Words As . . . Oxygen

As an older writer, and as a teacher of students of various ages, I have the unique perspective of viewing life in the dreams whispered of the young in early spring, in the struggles of the middies in the summer sun, and in the regrets of the elders as autumn falls. One thread is common among all three: the desperate dream of returning to uninhibited innocence and an abundance of creativity — both seemingly, always a touch beyond the grasp.

The reasons, as you might imagine, are the usual suspects as captured by my college writing students: a lack of time and money, the demands of domesticity and jobs, and life-defined priorities.

Their stories began with vibrant images in early youth, where they embraced an exhilaration to create: write, paint, sing, dance, build, bake. But something happened around the age of 8 or 9. Their pure connection to creativity was interrupted by classrooms as darker spaces of evaluation, where test-taking judgments replaced the free-flow of creativity.

By the time students reach the end of their essays reflecting on their education, the writing is tired, even labored, as they lament the loss of the good old days and whimsical risks with the arts.

“Life just gets in the way,” one student wrote. “I hope to find myself in one of those arts and craft stores some day, pick out a sparkly purple journal like the one I used to have, and write every now and then. That would be nice.”

I witness the life draining out of their words. What started as a bubbly youthful enthusiasm filled with color and possibility morphs into — time and time again — a tired maturity hooked up to a dented half-empty tank of oxygen trying to supplement the breath of life that once came instinctively.

Why have we programmed our culture of educational nurturing and extension to debase  creativity as secondary to evaluation and data collection? The former does not need to be replaced by the latter; if we are to recognize and celebrate the power of creativity in the very young, why must we dismiss it in increasing measure as we grow up, demoting it to a sub-classification of “hobby” or something we do when time permits?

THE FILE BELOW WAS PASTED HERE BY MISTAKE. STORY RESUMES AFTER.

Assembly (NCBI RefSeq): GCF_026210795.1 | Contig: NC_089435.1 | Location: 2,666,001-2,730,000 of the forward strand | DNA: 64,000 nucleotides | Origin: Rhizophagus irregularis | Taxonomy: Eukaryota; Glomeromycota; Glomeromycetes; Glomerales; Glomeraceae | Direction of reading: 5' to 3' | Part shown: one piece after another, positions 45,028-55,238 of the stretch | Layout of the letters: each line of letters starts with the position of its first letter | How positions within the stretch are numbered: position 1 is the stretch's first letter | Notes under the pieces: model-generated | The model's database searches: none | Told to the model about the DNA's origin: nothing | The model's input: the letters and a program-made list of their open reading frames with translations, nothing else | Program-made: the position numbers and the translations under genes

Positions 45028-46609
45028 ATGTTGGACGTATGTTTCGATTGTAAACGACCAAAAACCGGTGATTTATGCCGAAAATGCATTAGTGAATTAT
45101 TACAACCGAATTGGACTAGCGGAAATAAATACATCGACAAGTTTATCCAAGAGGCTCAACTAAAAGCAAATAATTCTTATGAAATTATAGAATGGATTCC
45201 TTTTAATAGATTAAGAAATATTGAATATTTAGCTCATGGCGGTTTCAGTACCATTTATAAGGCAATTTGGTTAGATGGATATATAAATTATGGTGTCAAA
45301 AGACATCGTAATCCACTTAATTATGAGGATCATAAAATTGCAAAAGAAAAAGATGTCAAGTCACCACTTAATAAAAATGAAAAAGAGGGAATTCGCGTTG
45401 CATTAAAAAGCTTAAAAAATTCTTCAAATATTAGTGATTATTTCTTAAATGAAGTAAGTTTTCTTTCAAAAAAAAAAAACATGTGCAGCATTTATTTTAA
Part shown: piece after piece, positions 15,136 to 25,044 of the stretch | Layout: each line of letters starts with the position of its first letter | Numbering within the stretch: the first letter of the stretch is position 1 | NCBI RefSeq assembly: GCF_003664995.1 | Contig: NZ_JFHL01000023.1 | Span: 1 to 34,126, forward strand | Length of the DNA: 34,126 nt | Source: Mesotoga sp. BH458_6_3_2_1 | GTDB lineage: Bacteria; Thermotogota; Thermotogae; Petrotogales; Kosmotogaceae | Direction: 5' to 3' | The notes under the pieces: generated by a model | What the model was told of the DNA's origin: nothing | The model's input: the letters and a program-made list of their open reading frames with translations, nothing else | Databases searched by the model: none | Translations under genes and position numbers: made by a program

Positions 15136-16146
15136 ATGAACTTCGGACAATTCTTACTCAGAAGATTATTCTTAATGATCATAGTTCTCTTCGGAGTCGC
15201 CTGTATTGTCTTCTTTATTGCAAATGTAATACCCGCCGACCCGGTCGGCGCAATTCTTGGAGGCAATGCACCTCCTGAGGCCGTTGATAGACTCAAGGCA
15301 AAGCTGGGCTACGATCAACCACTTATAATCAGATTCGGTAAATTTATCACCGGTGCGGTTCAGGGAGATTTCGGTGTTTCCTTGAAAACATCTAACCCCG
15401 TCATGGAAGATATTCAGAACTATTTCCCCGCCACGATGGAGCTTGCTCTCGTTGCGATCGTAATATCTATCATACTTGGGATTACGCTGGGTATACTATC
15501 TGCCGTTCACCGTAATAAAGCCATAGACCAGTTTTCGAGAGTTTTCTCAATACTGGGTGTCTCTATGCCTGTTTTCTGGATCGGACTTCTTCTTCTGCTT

I think it’s time to change that classification; as we get older, we must embrace the essential role creativity plays in our lives as the vital oxygen we need to thrive, both domestically and professionally.

I am heartened by two of my former students who have proclaimed their love and devotion to creativity.

Lacey, who graduated in 2006, was on the verge of becoming one of those oxygen-supported creatives in high school, but she embraced the concept of the daybook — a daily journal — and felt the surge of energy every day when she put the pen to the paper to write.

“At the end of the year, I couldn’t stop,” said Lacey. “I can’t imagine not writing in my daybook anymore than I can imagine not breathing.”

Ruthie is another model for all of us. She graduated from high school in ’14, and just a few days ago, I happened upon her Etsy page for handmade pottery.

Ruthie? I couldn’t recall a single art class she had taken in high school. Her world was sports and graphic design; I had no idea how she had turned to spinning and creating beautiful mugs and bowls out of circuitous touches on wet clumps of clay.

I purchased one of her mugs and we reunited yesterday morning. As I drank a bold, black roast from the hand-crafted mug, she explained that the BFA program she was in at Salisbury University, on Maryland’s Eastern Shore, encouraged her to break out of her major and broaden her creativity with other art forms.

She beamed. Creating pottery is a very spiritual experience for her, and she’s opening her own studio — in addition to getting married and moving. These are the very things that “get in the way” for most of us. Ruthie, however, breathes deeply the oxygen provided by her creative acts. She has discovered a spiritual relationship with art, and  is now helping others bring creativity into their lives as an essential component to being.

This idea of creativity, of clay, of words being our oxygen reminds us that we need to recognize the powers and benefits we are afforded when we create daily. I know that I, like Lacey, cannot imagine life without words any more than I can imagine life without oxygen.

Create. Breathe. Live. Thrive. Let creativity be a priority in your life, one that fuels your domestic and professional acts and responsibilities. We are all born creative; it is our charge to nurture it at all costs, across our entire lives.

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